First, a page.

When the sun is low on the horizon, as it is at sunrise or sunset, its light must pass through many miles of atmosphere before reaching your eyes. As I explained in my discussion of the blue sky, tiny particles in the atmosphere deflect blue light much more efficiently than they deflect red light. Therefore, long-wavelength light such as reds and oranges makes it through the atmosphere pretty well and you see this light still heading toward you from the solar disk. But in its long passage to your eyes, the short-wavelength blue light is just too likely to bounce off air particles and little of it makes its way to your eyes without being redirected elsewhere. When you look at the sun as it sits just above the horizon, all you see is light that hasn't bounced on its way to your eyes and that light is overwhelmingly reddish in color. The missing blue light is making the sky look blue somewhere far to your east at sunrise or to your west at sunset. And after a volcanic eruption, when there are many tiny dust particles in the atmosphere, this filtering effect is particularly strong and you see the most beautifully colored sunrises and sunsets.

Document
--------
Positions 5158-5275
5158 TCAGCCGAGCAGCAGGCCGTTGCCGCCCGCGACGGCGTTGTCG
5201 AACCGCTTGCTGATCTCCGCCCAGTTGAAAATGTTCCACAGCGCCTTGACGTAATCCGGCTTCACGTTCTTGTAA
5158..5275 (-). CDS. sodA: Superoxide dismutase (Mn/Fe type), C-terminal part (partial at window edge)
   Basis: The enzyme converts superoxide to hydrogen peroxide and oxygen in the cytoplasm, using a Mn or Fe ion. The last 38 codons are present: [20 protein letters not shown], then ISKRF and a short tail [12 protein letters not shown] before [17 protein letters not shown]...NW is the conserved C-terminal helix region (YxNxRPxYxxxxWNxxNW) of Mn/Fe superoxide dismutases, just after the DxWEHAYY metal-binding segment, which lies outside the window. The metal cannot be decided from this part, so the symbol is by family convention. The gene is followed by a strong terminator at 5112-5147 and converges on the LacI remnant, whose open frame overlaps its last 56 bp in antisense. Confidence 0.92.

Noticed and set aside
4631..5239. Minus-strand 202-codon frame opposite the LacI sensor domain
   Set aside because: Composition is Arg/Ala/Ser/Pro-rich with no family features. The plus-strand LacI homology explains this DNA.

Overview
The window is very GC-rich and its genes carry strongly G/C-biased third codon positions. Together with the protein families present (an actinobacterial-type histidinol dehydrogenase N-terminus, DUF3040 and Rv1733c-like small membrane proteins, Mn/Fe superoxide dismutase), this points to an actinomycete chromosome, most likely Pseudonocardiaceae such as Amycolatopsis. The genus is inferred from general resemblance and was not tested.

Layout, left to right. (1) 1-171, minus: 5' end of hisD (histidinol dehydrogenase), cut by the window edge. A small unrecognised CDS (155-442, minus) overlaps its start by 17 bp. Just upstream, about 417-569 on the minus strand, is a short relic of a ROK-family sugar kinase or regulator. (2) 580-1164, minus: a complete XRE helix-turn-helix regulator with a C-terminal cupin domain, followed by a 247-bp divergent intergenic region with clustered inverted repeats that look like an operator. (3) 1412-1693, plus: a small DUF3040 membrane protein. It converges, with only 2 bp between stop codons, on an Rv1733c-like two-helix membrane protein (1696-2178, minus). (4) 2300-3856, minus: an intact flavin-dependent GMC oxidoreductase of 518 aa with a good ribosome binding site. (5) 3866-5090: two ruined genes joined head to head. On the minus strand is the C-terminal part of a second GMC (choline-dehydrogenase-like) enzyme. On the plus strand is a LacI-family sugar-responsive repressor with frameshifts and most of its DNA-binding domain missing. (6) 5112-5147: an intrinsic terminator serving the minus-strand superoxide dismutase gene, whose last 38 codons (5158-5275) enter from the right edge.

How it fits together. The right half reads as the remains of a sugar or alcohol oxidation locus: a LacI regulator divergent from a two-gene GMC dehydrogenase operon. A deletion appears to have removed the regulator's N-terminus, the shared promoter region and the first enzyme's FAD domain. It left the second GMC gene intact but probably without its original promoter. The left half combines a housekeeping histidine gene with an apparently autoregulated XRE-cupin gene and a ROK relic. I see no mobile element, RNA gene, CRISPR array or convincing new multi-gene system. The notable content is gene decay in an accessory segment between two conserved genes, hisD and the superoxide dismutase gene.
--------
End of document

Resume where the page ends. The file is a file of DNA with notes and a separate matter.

Answered by Louis A. Bloomfield of the University of Virginia